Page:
Q: Tell me about how your work in the libraries applies to sustainability.
A: Over the last 12 years, I have supported over 400 classes. A significant number of these classes dealt with themes of sustainability, including SUST 4004. So, I’ve seen across the University different types of ways that the University has used media. I also applied to the educators cohort and ultimately got accepted. I’ve gone back and looked at all of these classes I have supported and pulled out 10 different categories that media projects can potentially fall into.
The Goal of this project is to inspire K-12 teachers and higher ed professors to at least consider the possibility of integrating a student media assignment into the curriculum because they force students to engage more and get students out of their seats and into the community. Students will be engaging with professionals in a way that you cannot get from lectures and textbooks- it truly is hands on learning. Students need to engage heavily and deeply in climate change, sustainability and eco-health and the future health of the environment.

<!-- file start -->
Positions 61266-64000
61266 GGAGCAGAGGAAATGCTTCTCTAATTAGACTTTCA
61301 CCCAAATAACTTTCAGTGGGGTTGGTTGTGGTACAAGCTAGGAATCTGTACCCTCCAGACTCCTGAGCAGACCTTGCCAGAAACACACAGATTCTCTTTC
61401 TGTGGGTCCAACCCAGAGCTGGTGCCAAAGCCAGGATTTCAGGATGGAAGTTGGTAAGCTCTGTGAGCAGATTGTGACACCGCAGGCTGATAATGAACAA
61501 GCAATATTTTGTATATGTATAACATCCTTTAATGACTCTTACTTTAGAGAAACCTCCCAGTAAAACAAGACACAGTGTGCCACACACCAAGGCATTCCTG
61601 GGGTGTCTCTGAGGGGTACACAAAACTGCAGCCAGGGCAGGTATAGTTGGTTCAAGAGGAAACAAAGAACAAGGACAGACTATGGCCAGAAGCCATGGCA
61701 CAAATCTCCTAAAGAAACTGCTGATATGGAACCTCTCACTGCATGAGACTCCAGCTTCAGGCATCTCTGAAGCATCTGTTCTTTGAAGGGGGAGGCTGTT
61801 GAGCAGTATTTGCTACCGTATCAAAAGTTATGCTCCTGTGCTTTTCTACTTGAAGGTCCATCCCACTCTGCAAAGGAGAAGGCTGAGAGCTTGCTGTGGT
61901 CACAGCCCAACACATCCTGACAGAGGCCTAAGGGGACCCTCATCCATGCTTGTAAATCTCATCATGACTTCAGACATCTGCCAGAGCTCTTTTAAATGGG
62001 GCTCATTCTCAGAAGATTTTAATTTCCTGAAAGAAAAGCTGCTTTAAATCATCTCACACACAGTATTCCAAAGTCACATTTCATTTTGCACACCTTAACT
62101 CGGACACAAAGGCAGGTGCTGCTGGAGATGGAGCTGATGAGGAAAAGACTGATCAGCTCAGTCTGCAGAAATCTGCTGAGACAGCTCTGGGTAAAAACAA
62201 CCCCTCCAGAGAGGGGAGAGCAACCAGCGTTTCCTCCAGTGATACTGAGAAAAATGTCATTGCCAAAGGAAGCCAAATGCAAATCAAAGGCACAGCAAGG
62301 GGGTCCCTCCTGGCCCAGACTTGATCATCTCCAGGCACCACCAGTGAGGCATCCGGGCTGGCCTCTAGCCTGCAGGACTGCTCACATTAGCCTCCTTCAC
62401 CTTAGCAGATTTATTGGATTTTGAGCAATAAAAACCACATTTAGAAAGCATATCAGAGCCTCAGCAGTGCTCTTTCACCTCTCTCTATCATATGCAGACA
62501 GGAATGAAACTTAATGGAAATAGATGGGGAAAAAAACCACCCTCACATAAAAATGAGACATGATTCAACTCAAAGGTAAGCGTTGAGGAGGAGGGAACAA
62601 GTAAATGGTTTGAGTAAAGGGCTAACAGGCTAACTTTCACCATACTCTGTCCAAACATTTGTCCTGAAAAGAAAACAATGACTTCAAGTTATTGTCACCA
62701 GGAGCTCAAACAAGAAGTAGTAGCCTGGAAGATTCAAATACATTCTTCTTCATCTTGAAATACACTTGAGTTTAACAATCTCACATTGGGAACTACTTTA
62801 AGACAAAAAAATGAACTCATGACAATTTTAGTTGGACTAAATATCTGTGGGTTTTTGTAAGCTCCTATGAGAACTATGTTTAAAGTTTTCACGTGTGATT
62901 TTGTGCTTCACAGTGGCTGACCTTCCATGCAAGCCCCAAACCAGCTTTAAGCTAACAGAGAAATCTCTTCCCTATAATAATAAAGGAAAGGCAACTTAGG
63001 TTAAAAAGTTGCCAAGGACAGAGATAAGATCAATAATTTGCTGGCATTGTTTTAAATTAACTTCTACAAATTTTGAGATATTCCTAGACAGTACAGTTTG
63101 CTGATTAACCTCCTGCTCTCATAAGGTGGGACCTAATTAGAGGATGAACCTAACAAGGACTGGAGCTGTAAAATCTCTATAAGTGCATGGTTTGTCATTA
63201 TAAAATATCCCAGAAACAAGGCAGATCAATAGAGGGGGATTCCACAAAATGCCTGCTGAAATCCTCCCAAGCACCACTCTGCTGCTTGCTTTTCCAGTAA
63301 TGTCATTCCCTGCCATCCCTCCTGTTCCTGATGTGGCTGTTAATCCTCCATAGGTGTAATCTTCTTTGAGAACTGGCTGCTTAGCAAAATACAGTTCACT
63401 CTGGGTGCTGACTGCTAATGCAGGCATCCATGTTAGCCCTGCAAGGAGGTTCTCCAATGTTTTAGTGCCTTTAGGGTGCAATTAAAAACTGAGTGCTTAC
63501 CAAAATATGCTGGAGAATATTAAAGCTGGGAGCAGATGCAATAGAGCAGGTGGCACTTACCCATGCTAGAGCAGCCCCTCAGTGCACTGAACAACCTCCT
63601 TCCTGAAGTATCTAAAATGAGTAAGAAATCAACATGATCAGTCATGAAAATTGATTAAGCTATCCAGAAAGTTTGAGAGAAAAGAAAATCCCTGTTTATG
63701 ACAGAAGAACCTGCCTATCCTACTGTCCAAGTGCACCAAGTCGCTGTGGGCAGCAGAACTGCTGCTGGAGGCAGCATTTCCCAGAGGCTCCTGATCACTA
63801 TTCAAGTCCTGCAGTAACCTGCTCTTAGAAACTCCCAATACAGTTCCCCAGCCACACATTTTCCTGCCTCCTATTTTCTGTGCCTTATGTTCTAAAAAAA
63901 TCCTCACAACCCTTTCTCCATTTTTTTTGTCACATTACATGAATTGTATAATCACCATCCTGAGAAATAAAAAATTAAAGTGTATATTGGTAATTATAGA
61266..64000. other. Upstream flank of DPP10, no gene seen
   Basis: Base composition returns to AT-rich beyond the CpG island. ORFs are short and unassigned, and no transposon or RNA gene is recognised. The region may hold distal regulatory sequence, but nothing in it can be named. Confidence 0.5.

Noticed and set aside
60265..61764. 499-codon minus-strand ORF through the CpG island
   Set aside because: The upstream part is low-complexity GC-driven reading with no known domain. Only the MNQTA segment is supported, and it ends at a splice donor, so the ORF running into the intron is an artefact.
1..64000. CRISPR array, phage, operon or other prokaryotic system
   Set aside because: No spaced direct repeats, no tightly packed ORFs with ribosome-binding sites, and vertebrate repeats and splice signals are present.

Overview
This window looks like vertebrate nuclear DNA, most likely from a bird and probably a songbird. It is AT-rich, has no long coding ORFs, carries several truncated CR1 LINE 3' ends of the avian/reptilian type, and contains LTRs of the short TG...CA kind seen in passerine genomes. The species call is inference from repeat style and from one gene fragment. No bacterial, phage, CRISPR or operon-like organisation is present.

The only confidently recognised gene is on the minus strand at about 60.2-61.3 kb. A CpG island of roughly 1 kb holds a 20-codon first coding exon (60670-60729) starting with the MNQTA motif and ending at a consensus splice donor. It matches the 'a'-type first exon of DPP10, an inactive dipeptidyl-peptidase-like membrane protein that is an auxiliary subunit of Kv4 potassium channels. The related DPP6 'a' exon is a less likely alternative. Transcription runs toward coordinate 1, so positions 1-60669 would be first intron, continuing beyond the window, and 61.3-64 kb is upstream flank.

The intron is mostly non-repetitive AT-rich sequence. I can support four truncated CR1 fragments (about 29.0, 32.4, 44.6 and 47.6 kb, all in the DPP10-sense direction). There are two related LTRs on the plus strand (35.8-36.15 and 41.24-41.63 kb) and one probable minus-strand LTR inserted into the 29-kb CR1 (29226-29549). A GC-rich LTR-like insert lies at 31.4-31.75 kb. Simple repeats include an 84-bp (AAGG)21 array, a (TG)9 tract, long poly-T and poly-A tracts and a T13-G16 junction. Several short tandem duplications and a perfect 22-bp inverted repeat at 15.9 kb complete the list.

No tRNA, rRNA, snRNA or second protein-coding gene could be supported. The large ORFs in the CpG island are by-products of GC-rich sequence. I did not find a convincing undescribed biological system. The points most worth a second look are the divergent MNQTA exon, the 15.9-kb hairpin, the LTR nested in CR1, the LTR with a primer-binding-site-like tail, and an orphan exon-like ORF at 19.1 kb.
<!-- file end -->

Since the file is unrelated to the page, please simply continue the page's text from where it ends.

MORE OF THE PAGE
It’s actually a personal topic for me because I have a 3 year old son and I want to think about the world he will live in. (I would do it regardless though just to clarify). I am also thinking about civics for the more traditional students (18-22 years old) and thinking of the next generations- trying to inspire this generation of educators to fully engage the next generations of citizens to critically engage with the environment and sustainability. I am not an expert in science, but I am an expert on how to use media in the classroom and I have found that it really works.